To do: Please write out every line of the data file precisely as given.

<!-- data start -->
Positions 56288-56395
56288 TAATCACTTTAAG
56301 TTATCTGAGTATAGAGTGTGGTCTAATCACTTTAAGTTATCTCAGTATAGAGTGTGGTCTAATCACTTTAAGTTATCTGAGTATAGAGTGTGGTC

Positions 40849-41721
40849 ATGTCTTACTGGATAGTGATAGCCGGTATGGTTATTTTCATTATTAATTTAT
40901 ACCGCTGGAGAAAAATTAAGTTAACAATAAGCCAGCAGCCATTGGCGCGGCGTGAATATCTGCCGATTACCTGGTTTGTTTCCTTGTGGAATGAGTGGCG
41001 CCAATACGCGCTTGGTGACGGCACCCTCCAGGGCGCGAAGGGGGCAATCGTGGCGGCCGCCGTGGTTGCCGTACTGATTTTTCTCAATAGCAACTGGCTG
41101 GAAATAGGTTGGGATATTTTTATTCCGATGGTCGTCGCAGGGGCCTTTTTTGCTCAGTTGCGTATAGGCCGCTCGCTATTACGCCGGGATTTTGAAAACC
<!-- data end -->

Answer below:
Positions 56288-56395
56288 TAATCACTTTAAG
56301 TTATCTGAGTATAGAGTGTGGTCTAATCACTTTAAGTTATCTCAGTATAGAGTGTGGTCTAATCACTTTAAGTTATCTGAGTATAGAGTGTGGTC

Positions 40849-41721
40849 ATGTCTTACTGGATAGTGATAGCCGGTATGGTTATTTTCATTATTAATTTAT
40901 ACCGCTGGAGAAAAATTAAGTTAACAATAAGCCAGCAGCCATTGGCGCGGCGTGAATATCTGCCGATTACCTGGTTTGTTTCCTTGTGGAATGAGTGGCG
41001 CCAATACGCGCTTGGTGACGGCACCCTCCAGGGCGCGAAGGGGGCAATCGTGGCGGCCGCCGTGGTTGCCGTACTGATTTTTCTCAATAGCAACTGGCTG
41101 GAAATAGGTTGGGATATTTTTATTCCGATGGTCGTCGCAGGGGCCTTTTTTGCTCAGTTGCGTATAGGCCGCTCGCTATTACGCCGGGATTTTGAAAACC